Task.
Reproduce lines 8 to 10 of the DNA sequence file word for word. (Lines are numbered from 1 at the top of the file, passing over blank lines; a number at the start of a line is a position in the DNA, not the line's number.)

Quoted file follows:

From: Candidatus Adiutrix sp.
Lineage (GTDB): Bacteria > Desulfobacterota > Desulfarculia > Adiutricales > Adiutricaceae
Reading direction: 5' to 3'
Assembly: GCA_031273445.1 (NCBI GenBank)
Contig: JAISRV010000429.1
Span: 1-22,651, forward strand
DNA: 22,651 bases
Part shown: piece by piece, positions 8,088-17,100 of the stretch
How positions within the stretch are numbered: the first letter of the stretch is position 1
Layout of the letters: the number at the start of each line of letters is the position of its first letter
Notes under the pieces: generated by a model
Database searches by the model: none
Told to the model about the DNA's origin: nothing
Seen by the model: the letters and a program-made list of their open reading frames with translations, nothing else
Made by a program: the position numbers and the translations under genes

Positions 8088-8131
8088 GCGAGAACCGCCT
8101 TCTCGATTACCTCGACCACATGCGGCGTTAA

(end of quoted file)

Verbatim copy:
Part shown: piece by piece, positions 8,088-17,100 of the stretch
How positions within the stretch are numbered: the first letter of the stretch is position 1
Layout of the letters: the number at the start of each line of letters is the position of its first letter